The Parent Hood

For little girls, it’s time for bed

Last night, my youngest daughter – the only one who cannot read yet, not fully – brought me her bedtime story book.  It was Dr. Seuss’s Cat in the Hat and I thought to myself about how much I hate that stupid book, how many times I’ve read it over the years to each of my five daughters.  It occurred to me that my youngest was on the verge of being able to read for herself so perhaps my time of having to read that was near its end!  Yay!

And then I realized that perhaps my time of having to read that was near its end.  And suddenly my emotions were completely juxtaposed from where they started.  That was the inspiration for the poem I wrote, which brings a little tiny tear to my eye when I read it or contemplate this reality.

As parents, we do get sick of doing this or that when we feel we have to do it so often, when it seems an imposition or a mind-numbing repetitive task.  But if we contemplate never doing it again – having the need for it behind us – it does rather put that particular thing in a new light.

I will miss reading stories to my children once this last one becomes a full-fledged reader.  So for now, until that day comes, I will embrace reading even the most annoying of stories to my little girl.

For little girls, it’s time for bed
But first a story to be read
Come on, Rae, pick out a book
It’s getting late now go and look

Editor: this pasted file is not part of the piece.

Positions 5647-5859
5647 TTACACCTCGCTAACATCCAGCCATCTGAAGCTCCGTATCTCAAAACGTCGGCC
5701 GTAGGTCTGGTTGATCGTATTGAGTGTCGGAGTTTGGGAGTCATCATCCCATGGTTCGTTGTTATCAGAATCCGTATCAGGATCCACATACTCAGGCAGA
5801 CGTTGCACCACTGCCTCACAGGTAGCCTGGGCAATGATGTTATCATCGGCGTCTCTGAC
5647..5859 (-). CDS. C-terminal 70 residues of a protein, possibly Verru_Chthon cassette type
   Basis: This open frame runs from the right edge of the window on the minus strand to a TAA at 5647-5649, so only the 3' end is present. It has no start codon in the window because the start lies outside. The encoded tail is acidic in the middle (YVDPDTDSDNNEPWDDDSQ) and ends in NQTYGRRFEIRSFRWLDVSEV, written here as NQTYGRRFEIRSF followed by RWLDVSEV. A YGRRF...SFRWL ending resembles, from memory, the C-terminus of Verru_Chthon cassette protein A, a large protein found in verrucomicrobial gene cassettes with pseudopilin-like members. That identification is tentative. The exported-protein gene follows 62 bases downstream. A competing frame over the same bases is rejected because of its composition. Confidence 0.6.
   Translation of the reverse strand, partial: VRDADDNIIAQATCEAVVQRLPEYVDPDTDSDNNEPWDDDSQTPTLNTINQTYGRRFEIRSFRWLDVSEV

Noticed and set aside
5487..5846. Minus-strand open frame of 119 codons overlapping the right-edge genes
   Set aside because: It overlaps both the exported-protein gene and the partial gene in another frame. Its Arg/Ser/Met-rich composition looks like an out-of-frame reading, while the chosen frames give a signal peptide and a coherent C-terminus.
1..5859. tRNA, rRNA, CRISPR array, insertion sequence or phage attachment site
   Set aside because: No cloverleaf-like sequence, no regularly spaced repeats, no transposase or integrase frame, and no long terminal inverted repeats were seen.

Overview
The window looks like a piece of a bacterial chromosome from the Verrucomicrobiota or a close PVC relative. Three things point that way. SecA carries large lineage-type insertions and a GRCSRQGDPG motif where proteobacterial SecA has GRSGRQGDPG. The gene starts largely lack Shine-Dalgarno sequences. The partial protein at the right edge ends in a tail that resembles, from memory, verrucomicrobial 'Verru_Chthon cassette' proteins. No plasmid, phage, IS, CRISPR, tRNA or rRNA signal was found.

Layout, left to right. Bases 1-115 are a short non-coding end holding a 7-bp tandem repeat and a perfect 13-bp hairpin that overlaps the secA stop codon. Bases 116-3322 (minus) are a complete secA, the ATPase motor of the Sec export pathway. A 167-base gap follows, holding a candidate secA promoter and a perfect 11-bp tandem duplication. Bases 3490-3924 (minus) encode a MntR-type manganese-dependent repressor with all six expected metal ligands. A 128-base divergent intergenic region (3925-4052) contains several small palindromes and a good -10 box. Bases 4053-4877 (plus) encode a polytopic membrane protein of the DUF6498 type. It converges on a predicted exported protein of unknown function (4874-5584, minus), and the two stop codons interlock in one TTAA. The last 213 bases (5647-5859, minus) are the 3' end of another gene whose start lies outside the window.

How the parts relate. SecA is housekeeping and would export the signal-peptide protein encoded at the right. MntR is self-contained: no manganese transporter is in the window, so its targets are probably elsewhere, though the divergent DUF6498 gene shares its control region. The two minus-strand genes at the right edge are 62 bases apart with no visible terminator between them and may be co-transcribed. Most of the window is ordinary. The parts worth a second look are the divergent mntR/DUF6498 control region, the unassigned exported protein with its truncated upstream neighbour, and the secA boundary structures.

Your sister’s reading Little House
Perhaps you should choose City Mouse?
Oh, Funnybunnys? One more time?
You love the ones all full of rhyme

Anything by Dr. Seuss
My budding little Daughter Goose
Tonight we’ll read Cat in the Hat
There’s nothing more inane than that

I’ve read this book for years and years
To many little daughters’ ears
You are the last to bring a book
And climb up on my lap to look

At all the pictures while I read
“Just one more time” you always plead
Sometimes I’m stern and I say NO
I point upstairs and say “Now go!”

Tonight I’m feeling less of that
Tonight I like that tall-hat cat
I’ll read to you when it’s bedtime
I’ll read you books that always rhyme

I’ll read them twice if you just ask
I’ll smile big and do this task
And that’s because I know, my dear,
Before too long you won’t be here

Up on my lap with smiling face
With sticky hands and warm embrace
Soon you’ll be reading by yourself
Old books will draw dust on the shelf

And I will come to miss that cat
That stupid cat who wears that hat
So come here, Rae, and sit with me
While you still fit upon my knee

While you still need your stories read
And on my shoulder, rest your head
And I will read when it’s bedtime
I’ll read you books that always rhyme

I’ll read them twice because you smiled
My youngest and my last dear child
‘Cause time will fly until you’re grown
And reading to one of your own 

reading in the park

By |April 17th, 2010|Indiscriminate Drivel, Mother Goose on the Loose, The Parent Hood|Comments Off on For little girls, it’s time for bed